Is borrowing short and lending long a risky strategy for the Fed?
The Federal Reserve today is holding $1.4 trillion in U.S. Treasury securities, which is $600 billion more than it held four years ago. The maturity of those securities has also increased significantly. In April 2007, more than half of those securities were one year or shorter. Today, the fraction is down to 8%.
Since 2007, the Fed has also acquired $132 billion in debt from Fannie Mae, Freddie Mac and the Federal Home Loan Bank, and $937 billion in mortgage-backed securities guaranteed by Fannie, Freddie, or Ginnie Mae. Where did the Fed get the money to buy all this stuff?
The answer is, whenever somebody sold these items to the Fed, the Fed credited an account that the seller’s bank maintains with the Fed in the form of new Federal Reserve deposits. At the moment, most of those new reserves are just sitting there at the end of each day on some bank’s balance sheet. Reserve balances with Federal Reserve banks have gone from $9 billion in April 2007 to almost $1.5 trillion today.
The Fed is currently paying banks 0.25% interest on those reserves, and is collecting an average interest rate of 4% on its long-term securities. That netted the Fed a healthy profit of $80 billion in 2010, which it returned to the U.S. Treasury. In effect, the Fed is borrowing short and lending long, making a huge profit on the difference, and handing it back to the Treasury.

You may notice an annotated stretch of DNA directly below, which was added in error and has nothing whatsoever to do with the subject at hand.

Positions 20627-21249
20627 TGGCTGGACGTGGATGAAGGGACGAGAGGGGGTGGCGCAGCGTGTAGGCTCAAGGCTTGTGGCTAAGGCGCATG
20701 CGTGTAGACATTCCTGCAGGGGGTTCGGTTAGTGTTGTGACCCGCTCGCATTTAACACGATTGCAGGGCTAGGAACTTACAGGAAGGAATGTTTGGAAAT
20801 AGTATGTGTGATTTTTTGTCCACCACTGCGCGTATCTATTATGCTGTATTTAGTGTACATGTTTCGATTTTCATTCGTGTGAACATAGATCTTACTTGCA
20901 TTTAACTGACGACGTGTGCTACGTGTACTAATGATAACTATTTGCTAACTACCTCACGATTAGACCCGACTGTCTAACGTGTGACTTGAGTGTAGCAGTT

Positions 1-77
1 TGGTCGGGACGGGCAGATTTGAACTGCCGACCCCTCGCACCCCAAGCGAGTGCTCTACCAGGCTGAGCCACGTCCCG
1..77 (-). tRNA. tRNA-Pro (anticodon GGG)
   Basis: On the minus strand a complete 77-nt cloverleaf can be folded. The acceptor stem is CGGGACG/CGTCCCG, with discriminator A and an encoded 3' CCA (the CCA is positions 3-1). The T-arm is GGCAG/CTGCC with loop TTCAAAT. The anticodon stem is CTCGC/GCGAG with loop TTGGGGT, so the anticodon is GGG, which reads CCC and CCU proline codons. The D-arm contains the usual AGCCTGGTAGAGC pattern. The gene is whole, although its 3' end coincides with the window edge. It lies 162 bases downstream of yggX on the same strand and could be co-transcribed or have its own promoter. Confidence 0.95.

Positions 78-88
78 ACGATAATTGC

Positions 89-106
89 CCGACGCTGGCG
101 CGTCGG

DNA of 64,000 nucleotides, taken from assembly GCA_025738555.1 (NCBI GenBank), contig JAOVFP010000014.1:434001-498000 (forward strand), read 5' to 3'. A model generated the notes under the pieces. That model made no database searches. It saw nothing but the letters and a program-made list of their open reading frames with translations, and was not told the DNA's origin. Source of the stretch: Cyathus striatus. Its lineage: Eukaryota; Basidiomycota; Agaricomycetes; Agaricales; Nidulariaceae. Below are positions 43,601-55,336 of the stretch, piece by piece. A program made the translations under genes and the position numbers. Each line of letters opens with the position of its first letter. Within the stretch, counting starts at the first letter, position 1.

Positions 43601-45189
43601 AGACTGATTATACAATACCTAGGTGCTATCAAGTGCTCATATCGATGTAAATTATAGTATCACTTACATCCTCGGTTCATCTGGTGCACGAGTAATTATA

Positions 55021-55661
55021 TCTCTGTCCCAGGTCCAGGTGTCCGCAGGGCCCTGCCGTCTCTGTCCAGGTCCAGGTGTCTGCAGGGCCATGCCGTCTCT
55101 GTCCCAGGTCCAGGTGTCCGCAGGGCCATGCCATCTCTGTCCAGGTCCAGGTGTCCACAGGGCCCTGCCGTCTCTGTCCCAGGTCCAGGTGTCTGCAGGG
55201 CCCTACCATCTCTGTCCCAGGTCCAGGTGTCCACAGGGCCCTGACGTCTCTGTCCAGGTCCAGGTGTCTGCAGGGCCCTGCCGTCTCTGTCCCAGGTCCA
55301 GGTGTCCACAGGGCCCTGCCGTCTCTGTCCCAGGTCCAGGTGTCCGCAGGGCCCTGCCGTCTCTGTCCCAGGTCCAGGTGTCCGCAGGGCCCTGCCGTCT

But of course, that only works in your favor when the short rate is below the long rate. At the moment, the short rate is well below the long rate, and historically that has been the average relation. But if short rates rise, is the Fed exposed to a loss on its portfolio?
A recent article by Glenn Rudebusch of the Federal Reserve Bank of San Francisco notes that the risk is substantially less than the simple “borrow short, lend long” interpretation might suggest. The reason is that $1 trillion of the Fed’s liabilities take the form of currency in circulation, which you can think of as funds the Fed has permanently “borrowed” at 0% interest. Rudebusch calculates that the interest rate on reserves would have to rise to 7% in order for the Fed not to earn a positive cash flow on its current portfolio, once you factor in the benefit to the Fed from the fact that a good fraction of its liabilities require no interest payments.
Rudebusch’s conclusion is that if the Fed’s holdings of MBS and longer-term Treasuries are providing a beneficial economic stimulus, fears of interest rate risk to the Fed’s portfolio are not a good reason to alter the course.